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Thursday, 2 December 1965

Mr £ JAMES HARRISON (Blaxland) . - I think the Parliament this morning witnessed an attitude at the level of the Government, as transmitted to this chamber by the Minister for Labour and National Service (Mr. McMahon), that must cause everybody to think deeply about how much longer this Parliament will tolerate this Government setting up committees to examine most of the matters on which it does not intend to take any action. I congratulate the honorable member for Oxley (Mr. Hayden) on bringing this matter before the Parliament. We are not considering the issue referred to by the Minister for Labour and National Service, who this morning made a statement to the Parliament; we are not considering the general matter of the employment of women in industry in Australia. If I understood the Minister correctly, he stated that Cabinet had decided to appoint a committee to inquire into the employment of women generally. This will serve only to cloud the issue which is whether women should be employed in the Commonwealth Public Service on a permanent basis and whether they should be retained in employment after marriage. The Minister clouded this issue from the start. He spoke about employment generally of women in outside industry. He referred to other matters. He said that employers had not indicated to him that women are more suitable in industry than are men. He said that the Government had decided to go ahead and employ women on the new electronic sorting systems being used in the Postmaster-General's Department.

I do not want to raise at this stage the matter of the employment of women on this work, but in my view the Minister should have made the position clear as regards the Government's policy on the employment of women in the Public Service. This is what we are discussing. I would have thought that the Minister, or even the Prime Minister (Sir Robert Menzies), would have had more to say on this matter instead of being content to say that the Government will set up one more committee. I will have more to say later about the recommendations of a former committee which inquired into the Public Service. If the Minister and the Government are sincere they should see that the Commonwealth Public Service sets an example to industry in the employment of women. The Government should follow the example set by older countries where women take their real place in society and industry alongside men and where they enjoy equal rights with men at every level.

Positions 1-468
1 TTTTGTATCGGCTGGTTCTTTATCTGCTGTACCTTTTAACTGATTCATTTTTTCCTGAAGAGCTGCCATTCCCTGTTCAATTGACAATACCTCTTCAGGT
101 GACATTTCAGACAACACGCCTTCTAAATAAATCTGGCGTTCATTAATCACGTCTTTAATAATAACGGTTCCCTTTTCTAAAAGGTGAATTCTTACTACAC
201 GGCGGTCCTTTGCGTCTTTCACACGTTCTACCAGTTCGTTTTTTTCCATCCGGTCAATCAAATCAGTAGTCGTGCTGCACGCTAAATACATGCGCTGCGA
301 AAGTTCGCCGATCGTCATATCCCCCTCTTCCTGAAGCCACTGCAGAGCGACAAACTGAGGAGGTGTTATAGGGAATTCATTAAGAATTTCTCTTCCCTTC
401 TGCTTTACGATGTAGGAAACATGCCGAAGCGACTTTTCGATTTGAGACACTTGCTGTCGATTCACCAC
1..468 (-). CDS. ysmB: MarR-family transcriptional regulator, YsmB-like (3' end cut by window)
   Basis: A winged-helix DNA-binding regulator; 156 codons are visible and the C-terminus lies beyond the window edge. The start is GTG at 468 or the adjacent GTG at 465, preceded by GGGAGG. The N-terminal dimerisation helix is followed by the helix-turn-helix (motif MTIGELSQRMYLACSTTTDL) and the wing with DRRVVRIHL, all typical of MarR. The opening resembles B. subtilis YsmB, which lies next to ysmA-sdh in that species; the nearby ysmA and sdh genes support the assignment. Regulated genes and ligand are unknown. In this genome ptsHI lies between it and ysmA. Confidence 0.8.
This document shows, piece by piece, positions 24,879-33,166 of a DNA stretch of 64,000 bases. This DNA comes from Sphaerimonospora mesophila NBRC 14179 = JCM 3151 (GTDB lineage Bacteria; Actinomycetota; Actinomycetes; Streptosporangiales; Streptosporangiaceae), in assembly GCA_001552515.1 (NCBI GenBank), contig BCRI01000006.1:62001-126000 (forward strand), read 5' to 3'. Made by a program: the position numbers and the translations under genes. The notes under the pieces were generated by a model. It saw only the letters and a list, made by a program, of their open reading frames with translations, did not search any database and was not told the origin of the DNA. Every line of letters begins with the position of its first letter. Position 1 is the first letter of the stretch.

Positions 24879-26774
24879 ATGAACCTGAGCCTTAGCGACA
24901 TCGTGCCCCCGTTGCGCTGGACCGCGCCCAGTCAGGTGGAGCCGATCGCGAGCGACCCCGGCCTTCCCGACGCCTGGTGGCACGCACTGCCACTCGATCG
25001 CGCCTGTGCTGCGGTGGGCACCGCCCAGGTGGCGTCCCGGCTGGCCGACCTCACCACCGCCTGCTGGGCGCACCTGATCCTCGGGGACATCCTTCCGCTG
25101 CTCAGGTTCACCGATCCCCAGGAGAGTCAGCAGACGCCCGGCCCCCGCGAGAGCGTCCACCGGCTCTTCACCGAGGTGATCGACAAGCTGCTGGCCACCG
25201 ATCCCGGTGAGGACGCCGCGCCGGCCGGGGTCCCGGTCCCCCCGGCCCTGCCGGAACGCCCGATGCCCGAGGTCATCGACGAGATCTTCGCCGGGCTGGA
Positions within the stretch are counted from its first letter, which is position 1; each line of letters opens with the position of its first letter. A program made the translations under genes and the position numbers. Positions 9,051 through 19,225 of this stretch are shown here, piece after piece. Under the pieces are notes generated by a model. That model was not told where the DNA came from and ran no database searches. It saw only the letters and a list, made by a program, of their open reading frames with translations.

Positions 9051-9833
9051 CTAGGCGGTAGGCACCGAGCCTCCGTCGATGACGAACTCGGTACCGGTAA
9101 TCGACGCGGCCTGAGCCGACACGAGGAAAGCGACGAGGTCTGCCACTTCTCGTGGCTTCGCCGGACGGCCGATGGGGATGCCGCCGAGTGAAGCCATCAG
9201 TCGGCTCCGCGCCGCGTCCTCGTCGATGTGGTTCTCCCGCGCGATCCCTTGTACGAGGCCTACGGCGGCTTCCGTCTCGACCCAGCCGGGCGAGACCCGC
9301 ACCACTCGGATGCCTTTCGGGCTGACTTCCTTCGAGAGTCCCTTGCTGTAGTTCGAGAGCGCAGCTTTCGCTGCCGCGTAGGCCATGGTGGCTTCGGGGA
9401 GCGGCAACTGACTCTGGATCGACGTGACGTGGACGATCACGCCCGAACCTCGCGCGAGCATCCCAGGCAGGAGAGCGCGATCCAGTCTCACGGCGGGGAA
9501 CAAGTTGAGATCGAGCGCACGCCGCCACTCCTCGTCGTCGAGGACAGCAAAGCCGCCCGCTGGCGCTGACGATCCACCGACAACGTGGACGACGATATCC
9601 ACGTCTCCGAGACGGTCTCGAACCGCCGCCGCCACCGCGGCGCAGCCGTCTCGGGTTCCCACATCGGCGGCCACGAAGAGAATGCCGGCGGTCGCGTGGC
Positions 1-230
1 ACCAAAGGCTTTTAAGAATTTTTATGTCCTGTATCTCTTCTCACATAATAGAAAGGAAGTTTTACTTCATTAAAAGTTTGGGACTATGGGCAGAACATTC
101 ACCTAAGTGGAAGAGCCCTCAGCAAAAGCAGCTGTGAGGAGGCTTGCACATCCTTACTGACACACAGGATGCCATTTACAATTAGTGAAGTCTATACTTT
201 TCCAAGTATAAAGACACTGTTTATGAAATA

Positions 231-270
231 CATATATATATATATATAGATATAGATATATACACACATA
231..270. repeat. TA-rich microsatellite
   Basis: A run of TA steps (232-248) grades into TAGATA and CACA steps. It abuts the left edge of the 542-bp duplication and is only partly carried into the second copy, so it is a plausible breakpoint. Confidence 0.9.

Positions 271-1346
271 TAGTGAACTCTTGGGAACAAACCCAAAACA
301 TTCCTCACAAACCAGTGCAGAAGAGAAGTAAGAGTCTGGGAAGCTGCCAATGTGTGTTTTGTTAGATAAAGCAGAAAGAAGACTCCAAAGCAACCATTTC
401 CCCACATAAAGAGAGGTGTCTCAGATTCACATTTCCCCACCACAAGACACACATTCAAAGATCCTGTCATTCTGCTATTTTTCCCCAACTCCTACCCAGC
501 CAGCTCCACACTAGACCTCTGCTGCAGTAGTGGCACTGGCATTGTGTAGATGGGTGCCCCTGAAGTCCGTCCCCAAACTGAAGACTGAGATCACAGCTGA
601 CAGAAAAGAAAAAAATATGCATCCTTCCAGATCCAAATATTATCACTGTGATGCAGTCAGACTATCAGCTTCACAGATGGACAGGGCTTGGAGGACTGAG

The latest annual report of the Public Service Board shows that at 30th June 1965 there were 118,351 permanent officers. The Board reports -

A very high level of employment existed in the economy as a whole and this caused difficulties, particularly for those with skills, in the recruitment and retention of staff.

The report then deals with the matter of staff leaving the Service. It shows that in 1964 the separation rate was 10.7 per cent., compared with 9.1 per cent, in the preceding year. The Board reports -

The increase is largely accounted for by an increase in resignations from the Fourth Division.

There is not one word in the report about resignations from the Fourth Division being due to girls getting married. Six years ago the Government had a recommendation from a committee relating to the employment of married women in the Public Service. The Minister's speech this morning was an insult to this chamber and to the intelligence of honorable members. Women in the Public Service should know that at no stage in the course of this debate today have more than six Government supporters been in the chamber. The women of the Public Service should be aware of the attitude of the Government, whose supporters are sitting pretty, caring nothing for a career industry which falls directly within the responsibility of this Parliament.

I turn now to the report of the Superannuation Board. Even the honorable member for Mallee (Mr. Turnbull) must be impressed by this report.

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